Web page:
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A new job is a great opportunity to start afresh. This time you'll never turn up late, emails will be filed and you’ll get to grips with the art of delegation.
But beware, a bad first day could set you off on the wrong foot no matter how good your intentions: make sure your colleague's first impressions are positive with these seven steps, from Totaljobs.com.
If you’re not sure, ask. There’s no such thing as a stupid question on your first day, so get any queries in quick. Establishing where the printer (that’s right behind you) is, how to get your pass to open the front door or what your line manager’s called will only get more awkward as time goes on.
Smile When you’re taken on a circuit of the new office — no matter how many desks you have to parade — keep the corners of your mouth resolutely upturned. A smiling face exudes confidence and warmth and it’s a vital ingredient in making friends.
Make introductions With any luck your manager will take responsibility for this. But if colleagues are missed out, make the introductions yourself. If you keep your distance, people will assume the new starter has a bad attitude.
Remember people’s names Everyone has problems remembering names, but practice methods to make them stick. Try to use the new name straight away, repeat it over in your head or note it down. Another great trick is to make associations. Think of an image or scenario linked to the name that’s easy to remember: if you meet a Helen, imagine her head is a giant melon, or a Tom could morph into a blue train. Ok, so it sounds a bit bizarre, but it really does work.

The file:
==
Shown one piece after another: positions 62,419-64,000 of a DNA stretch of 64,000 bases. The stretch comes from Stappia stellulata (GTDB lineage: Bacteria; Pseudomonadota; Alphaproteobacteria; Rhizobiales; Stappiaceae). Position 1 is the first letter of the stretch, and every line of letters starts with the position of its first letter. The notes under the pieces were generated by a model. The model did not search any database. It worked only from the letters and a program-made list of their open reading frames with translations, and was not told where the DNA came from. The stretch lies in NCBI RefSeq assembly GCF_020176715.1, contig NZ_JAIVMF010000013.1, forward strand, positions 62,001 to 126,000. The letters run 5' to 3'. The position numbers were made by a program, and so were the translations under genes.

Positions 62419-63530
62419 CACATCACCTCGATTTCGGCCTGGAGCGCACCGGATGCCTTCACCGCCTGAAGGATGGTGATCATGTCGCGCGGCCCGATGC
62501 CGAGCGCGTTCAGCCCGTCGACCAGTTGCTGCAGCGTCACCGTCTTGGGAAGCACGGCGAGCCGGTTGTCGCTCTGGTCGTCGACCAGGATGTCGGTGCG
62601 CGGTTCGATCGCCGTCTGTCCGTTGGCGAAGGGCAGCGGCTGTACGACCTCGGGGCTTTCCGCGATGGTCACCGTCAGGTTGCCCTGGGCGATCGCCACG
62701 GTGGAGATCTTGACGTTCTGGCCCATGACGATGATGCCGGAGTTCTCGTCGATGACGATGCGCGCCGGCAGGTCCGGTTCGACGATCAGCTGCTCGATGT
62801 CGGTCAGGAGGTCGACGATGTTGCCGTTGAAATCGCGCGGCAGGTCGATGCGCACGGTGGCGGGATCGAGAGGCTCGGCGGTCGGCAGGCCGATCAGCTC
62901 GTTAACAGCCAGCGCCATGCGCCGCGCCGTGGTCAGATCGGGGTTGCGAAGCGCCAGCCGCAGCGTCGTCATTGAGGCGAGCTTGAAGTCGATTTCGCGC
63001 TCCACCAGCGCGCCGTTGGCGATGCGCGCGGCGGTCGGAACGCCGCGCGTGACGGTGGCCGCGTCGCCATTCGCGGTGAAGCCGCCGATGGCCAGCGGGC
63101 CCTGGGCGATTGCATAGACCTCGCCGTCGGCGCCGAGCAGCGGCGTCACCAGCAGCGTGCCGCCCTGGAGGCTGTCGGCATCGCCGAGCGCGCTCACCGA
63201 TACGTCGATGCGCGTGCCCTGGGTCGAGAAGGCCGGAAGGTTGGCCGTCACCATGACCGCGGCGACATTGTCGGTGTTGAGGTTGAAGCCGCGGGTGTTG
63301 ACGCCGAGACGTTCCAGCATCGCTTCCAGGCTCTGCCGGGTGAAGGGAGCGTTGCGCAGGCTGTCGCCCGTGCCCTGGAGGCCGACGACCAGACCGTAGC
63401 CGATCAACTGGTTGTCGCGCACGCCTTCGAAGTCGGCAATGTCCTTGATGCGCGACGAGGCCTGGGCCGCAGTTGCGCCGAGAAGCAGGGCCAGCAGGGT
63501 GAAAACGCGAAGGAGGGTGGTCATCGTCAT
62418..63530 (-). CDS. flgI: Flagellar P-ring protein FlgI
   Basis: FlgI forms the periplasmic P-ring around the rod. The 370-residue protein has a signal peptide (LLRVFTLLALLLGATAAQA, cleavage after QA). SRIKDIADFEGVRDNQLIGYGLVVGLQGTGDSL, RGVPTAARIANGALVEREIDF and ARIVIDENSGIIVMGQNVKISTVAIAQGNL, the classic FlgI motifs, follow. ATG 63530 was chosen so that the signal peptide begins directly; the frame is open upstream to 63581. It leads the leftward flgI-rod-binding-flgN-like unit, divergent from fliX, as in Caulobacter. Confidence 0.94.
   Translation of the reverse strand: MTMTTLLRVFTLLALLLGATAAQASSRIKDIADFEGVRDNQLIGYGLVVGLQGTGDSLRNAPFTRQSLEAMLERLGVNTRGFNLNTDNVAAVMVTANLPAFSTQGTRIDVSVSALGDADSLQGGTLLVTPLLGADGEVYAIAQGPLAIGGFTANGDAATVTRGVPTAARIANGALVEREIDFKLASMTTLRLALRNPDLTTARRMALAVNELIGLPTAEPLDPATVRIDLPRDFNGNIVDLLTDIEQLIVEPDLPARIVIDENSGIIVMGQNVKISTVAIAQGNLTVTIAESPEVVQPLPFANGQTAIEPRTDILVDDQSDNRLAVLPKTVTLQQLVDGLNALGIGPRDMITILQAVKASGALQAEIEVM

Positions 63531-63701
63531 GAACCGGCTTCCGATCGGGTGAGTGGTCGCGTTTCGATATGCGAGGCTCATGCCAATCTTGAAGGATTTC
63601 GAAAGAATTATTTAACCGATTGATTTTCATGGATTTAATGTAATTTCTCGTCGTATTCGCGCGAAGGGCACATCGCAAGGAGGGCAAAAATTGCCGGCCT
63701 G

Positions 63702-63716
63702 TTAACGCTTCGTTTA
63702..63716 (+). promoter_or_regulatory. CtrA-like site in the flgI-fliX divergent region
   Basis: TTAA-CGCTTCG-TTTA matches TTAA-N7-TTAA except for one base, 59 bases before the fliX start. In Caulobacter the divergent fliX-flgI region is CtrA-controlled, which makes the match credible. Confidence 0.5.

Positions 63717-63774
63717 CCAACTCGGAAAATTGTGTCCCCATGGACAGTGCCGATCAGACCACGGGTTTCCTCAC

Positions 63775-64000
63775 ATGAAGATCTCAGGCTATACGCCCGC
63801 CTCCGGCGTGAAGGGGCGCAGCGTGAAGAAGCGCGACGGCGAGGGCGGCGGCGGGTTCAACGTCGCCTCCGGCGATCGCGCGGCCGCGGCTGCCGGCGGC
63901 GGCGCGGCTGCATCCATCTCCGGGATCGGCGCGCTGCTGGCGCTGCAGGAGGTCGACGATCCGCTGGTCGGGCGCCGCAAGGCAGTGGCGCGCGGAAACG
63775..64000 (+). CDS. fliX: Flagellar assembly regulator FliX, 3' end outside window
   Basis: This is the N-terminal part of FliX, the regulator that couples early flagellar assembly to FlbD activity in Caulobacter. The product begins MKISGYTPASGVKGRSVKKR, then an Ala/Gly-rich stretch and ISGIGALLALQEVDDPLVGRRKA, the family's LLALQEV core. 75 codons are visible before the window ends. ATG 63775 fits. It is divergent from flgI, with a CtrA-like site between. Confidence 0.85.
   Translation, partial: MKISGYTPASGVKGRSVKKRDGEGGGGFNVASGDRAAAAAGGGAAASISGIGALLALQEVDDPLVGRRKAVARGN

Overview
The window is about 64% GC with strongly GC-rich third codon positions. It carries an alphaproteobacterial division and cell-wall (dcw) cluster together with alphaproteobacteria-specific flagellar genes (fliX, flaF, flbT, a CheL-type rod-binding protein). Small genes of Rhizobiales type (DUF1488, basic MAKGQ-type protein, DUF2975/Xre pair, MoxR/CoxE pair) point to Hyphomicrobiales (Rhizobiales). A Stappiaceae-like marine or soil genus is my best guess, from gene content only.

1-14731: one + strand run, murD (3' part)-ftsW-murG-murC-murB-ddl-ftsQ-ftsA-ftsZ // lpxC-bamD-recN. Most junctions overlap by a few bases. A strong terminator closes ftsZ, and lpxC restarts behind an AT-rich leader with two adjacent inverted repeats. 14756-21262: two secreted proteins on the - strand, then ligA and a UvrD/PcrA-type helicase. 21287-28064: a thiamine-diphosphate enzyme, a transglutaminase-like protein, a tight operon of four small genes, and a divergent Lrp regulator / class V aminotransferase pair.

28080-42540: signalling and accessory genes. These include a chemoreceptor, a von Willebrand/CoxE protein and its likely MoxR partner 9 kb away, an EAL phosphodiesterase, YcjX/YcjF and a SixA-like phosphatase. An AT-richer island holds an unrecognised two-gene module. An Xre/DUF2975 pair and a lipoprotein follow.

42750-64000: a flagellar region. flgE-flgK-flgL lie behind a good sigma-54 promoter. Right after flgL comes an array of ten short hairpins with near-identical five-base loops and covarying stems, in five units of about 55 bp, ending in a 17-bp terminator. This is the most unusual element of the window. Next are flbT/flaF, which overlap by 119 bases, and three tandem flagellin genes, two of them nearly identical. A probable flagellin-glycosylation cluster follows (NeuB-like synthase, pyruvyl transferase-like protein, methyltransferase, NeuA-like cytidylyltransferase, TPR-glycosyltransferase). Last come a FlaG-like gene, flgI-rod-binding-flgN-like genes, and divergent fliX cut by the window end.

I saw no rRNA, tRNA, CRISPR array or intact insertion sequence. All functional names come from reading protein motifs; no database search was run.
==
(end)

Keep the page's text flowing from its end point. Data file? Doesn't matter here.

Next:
Don’t be a know-it-all Every workplace is different. You may have experienced similar processes or environments before, but just hold back and listen. Nobody likes a know-it-all and constantly interrupting someone is rude. For your first day, focus on asking questions to make sure you’re not talking out of turn.
Know your place Find out who you report to and who reports into you. You’ll rub colleagues up the wrong way if you fail to keep your boss in the loop or take decisions without consulting the right people first.
Trust no one There’s no way to identify who the gossips, backstabbers and gameplayers are on your first day. But they know who you are, and this makes you an easy target. Be careful about who you let your guard down with and watch what you say.
HOW TO DO BETTER AT WORK